For Bankruptcy Fraud, It's Not Material
Misstatements in bankruptcy filings need not be material to run afoul of 18 U.S.C. 1519, according to this opinion from the U.S. Court of Appeals for the Fourth Circuit. Section 1519 makes it a crime to knowingly make a false entry in any record with the intent to "impede, obstruct, or influence" the administration of a bankruptcy filing. In the case, the trial court refused to instruct the jury that materiality was an element of a violation of § 1519. After he was convicted of violating that statute, the defendant appealed, claiming the trial court had erred by refusing to give the instruction. The Fourth Circuit affirmed, holding that the plain language of the statute did not include any element of materiality. Just the "Cost of Doing Business" At a hearing before the House Financial Services Committee, several representatives expressed concerns about the Securities and Exchange Commission's (SEC) practice of entering settlements with accused violators of its regulations without any admission or denial of liability. Representative Carolyn Maloney, D-New York, said these settlements risked becoming simply the "cost of doing business," which would eviscerate the function of the SEC. While Rep. Maloney was joined by other Democratic lawmakers in criticizing the SEC, several Republican committee members rebuffed any effort to second-guess the SEC's discretion to settle cases. To watch the hearing, dim the lights and click here.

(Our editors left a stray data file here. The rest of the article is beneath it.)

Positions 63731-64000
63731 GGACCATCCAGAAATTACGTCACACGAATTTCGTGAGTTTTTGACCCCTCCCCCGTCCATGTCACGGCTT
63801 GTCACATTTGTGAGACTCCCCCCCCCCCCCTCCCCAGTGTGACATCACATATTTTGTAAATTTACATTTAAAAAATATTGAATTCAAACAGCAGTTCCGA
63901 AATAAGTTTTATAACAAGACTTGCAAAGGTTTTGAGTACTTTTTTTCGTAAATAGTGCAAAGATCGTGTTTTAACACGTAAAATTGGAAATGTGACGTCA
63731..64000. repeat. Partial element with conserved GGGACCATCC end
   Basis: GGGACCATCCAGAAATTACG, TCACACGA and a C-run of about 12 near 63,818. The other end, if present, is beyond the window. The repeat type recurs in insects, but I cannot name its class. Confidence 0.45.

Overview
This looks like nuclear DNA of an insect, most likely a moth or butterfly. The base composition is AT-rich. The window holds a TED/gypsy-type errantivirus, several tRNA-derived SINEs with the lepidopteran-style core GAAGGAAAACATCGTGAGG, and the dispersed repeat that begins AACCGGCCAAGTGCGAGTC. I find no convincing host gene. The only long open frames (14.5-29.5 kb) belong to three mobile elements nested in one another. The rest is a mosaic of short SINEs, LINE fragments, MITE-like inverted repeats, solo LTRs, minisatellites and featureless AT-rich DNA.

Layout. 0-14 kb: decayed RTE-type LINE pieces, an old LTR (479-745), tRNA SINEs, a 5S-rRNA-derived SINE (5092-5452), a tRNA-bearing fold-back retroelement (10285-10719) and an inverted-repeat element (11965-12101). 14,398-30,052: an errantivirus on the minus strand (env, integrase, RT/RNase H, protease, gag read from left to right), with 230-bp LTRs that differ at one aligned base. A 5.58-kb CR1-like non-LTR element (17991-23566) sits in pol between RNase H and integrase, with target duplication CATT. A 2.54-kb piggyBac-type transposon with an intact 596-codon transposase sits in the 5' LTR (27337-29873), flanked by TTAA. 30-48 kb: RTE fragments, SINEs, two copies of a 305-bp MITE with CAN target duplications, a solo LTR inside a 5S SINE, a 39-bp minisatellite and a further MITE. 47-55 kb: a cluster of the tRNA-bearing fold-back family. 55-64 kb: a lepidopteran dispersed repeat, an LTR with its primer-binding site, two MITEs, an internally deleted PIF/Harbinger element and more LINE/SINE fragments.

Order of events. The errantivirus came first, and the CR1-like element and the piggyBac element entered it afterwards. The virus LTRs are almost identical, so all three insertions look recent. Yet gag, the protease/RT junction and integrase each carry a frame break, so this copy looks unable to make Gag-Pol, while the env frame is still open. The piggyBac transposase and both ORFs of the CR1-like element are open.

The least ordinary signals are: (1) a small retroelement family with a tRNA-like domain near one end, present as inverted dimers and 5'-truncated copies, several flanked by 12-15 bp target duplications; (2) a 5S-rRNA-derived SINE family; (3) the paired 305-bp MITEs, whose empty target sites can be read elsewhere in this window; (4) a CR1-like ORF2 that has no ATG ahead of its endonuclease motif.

The Benefits of 20/20 Vision
Chairman Mary L. Schapiro of the SEC spoke at a meeting of over-the-counter (OTC) derivatives regulators to push for transparency in the derivatives market. Chairman Schapiro focused the discussion "on the benefits and costs of post-trade transparency requirements for all OTC derivatives transactions, whether or not execution occurs on an exchange or electronic trading platform." For an outline of her talking points, click here.
To the Cloud
The International Working Group on Data Protection in Telecommunications has issued a working paper on cloud computing to address some pitfalls and to make some recommendations regarding privacy, data protection and other legal issues facing companies moving to leverage cloud computing. The paper outlines six general recommendations and 44 best practices for moving data to the cloud. A Different Kind of Healthcare Debate A provision of the Health Insurance Portability and Accountability Act of 1996...